As a professional designer since 1976, and a creative director and art consultant for more than three decades, I have come to realize that many people do indeed, in good faith, ignore what is a designer and how to work with him.

Apart from companies and corporations who deal with different kinds of design needs, the average person tends to confuse the role and potential of the designer to that of a draftsman, i.e. : someone who will draw what he, the customer, will tell him to do.
That is not what a designer does. In fact this is the worst mistake a potential customer can do, because most of the time he is not generally aware or acquainted with the specific language of design, its rules, the subtle harmony that is required in each design, be it
graphic design, or exhibition design, fashion, coins and stamps, furniture and so forth.

Moreover he, the customer, may not only overlook many details but it is not trained in the creative process of viewing with the mind.

Then what good is hiring a designer for? A designer is someone who is trained to respond to your aspirations for something that you expect to be as unique as possible
, yet cannot express it graphically. You, as the customer, should say in general terms what is it that you want from a sword. My most sucessful designs were when customers told me they wanted something unique, in wood and metal. Please create something. That does not happen often but it is when the creativity can be fully unleashed.

Before you approach me, gather and organize your main wishes. Don't start changing your opinions and options after the work has started. You will be wasting valuable time and effort.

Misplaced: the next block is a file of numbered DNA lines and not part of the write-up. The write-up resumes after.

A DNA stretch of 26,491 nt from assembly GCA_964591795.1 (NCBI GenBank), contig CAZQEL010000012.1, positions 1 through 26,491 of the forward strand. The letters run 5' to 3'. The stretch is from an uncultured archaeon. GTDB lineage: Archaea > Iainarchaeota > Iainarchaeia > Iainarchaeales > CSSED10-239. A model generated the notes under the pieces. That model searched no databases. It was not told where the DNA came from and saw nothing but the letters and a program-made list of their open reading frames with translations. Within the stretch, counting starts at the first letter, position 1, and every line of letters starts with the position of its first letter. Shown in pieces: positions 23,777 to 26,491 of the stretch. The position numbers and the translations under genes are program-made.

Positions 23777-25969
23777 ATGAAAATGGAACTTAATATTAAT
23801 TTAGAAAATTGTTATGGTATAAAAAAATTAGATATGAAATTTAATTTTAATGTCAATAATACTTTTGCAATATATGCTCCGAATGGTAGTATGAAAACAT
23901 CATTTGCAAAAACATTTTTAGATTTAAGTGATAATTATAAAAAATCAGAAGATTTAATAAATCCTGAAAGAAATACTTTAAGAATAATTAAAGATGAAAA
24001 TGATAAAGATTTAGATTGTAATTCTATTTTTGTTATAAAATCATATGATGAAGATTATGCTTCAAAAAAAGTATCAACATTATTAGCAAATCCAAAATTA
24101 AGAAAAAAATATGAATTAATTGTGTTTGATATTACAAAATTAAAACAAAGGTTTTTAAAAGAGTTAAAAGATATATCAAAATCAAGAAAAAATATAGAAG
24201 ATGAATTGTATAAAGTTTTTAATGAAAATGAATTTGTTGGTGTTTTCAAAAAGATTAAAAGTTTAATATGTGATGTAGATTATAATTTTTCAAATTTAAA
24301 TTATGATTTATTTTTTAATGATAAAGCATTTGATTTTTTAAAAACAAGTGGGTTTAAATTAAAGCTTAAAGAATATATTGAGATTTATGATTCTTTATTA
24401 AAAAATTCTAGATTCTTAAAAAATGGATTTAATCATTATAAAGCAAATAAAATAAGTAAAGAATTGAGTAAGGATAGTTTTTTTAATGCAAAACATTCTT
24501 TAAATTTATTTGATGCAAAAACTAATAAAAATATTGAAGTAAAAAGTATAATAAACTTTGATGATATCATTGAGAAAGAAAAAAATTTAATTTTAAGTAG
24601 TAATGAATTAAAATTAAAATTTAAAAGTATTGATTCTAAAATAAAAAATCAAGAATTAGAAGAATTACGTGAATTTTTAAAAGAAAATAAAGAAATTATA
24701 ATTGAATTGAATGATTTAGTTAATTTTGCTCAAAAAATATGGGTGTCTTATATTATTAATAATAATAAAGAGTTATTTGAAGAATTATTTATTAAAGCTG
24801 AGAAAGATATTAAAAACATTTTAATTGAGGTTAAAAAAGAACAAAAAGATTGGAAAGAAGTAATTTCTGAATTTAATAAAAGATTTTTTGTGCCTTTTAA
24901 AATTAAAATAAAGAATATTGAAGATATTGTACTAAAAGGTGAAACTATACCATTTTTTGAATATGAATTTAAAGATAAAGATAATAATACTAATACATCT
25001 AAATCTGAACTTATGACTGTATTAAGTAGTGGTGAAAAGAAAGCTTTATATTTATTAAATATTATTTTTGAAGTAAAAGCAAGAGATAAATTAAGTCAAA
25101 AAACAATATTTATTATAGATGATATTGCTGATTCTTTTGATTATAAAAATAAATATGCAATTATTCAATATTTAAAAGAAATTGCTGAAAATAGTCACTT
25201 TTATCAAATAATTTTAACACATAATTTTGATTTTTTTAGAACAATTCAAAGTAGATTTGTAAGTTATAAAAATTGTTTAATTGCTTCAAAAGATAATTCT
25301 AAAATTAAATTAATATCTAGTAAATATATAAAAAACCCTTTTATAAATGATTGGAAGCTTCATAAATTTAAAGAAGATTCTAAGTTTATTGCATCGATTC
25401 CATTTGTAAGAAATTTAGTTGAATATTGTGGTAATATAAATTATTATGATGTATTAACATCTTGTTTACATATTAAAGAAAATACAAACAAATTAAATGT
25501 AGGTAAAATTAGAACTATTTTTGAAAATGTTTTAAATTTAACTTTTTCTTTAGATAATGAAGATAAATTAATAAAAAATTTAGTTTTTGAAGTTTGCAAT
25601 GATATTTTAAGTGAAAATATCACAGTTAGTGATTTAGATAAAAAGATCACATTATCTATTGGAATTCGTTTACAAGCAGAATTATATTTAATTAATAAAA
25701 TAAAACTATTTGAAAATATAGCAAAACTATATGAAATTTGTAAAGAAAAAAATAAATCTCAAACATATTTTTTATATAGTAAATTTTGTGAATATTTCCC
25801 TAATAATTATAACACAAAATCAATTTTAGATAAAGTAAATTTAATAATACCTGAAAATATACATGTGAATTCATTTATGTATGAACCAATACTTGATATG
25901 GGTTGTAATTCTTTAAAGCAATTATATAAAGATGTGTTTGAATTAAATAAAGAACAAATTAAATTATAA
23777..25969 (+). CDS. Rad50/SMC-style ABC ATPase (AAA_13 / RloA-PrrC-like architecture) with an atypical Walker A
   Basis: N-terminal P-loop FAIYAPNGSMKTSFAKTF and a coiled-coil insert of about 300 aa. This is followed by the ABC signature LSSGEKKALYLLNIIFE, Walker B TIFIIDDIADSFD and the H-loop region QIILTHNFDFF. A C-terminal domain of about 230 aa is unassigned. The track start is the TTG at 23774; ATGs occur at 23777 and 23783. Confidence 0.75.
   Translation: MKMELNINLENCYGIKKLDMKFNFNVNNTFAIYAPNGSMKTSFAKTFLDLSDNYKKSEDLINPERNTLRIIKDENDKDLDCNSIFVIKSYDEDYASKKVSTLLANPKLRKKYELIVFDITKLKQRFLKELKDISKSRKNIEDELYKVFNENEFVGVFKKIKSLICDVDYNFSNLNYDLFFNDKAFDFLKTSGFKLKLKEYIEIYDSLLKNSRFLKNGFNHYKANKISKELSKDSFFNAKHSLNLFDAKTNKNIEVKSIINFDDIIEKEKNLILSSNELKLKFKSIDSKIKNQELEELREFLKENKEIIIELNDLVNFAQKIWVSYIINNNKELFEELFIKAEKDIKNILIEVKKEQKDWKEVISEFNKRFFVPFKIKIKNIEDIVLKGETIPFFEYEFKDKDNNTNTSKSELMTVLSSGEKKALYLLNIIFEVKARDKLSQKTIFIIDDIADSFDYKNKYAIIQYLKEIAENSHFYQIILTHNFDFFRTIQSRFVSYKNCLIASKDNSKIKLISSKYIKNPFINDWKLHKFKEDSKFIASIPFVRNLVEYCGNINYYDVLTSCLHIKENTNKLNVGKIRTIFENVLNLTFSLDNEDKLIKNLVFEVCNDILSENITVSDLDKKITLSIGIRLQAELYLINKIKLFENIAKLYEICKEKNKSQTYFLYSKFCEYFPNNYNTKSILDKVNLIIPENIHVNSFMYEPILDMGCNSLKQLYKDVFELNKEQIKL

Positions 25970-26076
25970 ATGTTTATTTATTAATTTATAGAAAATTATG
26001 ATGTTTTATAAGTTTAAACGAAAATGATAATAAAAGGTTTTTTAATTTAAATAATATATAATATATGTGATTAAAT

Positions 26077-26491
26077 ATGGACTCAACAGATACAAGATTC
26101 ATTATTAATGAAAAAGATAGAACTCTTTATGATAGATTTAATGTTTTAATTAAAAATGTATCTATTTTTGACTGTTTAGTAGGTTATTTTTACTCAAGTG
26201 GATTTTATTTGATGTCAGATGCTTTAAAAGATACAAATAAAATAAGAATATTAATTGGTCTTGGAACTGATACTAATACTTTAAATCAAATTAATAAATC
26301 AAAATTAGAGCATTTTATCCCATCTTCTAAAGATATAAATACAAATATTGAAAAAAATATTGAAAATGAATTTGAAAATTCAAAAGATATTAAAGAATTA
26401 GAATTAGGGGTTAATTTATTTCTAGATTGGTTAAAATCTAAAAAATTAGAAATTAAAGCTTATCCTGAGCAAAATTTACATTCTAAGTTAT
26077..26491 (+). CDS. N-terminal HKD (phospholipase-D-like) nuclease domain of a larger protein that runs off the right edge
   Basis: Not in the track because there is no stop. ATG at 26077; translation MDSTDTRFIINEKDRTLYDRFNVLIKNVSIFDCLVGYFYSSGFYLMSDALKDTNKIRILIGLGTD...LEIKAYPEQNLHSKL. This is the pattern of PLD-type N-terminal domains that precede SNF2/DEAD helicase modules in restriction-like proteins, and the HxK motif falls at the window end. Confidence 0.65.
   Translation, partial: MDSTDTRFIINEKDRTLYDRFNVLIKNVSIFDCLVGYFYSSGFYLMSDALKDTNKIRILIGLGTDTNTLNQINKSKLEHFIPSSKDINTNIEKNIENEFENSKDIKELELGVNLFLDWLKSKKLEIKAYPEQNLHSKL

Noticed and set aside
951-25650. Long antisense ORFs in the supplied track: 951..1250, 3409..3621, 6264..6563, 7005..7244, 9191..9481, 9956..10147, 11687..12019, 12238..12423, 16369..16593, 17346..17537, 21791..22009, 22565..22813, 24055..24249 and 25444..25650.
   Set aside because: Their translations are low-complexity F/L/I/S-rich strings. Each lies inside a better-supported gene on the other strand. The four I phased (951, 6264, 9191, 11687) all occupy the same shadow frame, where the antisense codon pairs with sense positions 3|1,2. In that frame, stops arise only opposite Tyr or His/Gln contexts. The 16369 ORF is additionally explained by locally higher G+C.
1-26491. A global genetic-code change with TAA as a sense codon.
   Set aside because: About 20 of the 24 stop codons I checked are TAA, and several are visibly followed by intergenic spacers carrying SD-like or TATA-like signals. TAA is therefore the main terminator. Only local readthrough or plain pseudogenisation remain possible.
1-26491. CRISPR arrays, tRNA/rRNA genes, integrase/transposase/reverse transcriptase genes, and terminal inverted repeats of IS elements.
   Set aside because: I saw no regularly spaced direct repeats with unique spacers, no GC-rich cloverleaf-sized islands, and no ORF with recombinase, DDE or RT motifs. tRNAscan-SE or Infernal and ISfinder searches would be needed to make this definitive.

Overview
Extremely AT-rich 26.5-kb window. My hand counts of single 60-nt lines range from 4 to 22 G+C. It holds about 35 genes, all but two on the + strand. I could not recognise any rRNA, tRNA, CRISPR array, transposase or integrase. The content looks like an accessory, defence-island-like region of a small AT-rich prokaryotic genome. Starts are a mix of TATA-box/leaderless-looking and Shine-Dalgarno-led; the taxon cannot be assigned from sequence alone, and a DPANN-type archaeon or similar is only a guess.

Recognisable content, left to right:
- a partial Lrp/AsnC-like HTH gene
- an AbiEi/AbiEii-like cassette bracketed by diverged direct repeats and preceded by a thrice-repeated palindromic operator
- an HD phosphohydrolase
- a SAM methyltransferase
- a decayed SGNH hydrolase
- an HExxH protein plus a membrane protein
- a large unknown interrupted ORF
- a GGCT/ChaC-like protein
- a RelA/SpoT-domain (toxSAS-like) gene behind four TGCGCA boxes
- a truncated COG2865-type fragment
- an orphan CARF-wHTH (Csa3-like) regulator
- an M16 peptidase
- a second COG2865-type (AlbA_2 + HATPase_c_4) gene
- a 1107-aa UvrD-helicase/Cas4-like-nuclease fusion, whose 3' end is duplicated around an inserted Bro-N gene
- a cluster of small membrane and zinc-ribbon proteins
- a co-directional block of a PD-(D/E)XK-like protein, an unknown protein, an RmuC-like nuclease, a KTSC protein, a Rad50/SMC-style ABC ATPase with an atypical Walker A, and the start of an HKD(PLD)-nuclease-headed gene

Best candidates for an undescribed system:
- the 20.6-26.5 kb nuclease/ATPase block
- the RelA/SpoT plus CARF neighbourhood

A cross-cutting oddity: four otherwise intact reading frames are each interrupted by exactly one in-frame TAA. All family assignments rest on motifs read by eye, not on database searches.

2. Make sure you communicate very clearly and that you have made up your mind on your preferences.
3. Allow me space for creativity. This is how all the swords that are shown
here came to be what they are. After all, if you are paying for my work, not matter how symbolically, you are not ordering a sword from a blade smith and then telling him how you wish him to normalize the steel, temper it, polish it or do the quench in water if he does it in oil. You'll most probably be met with a why don't you do it yourself reply. All you do is acknowledge your preference for his work by commissioning him, give him the type of blade you want, the general specifications and let him do it the best he can and knows. That is the secret for having great blades. The same applies to sword design. Either you trust my ability and believe in all the work you have seen, or you would not be ordering from me.
4. Don't ask me to repeat things I myself have done, or to copy something you like but may not be technically feasible. I try my very best to respect each customer's work. When I protect the uniqueness of the sword of a former customer, I am also protecting your forthcoming design.
5. Remember that wherever you look at you are surrounded by design, and when you work with me you can be assured that I have a reputation of my own, at my own eyes, that I will protect. That means that I will not do something that I dislike, and up to now, all my designs were very well received. On the other hand, see this as my guarantee. I will not design something that I don't like.

If you understand these basic rules you are in for the best I can deliver according to your general wishes.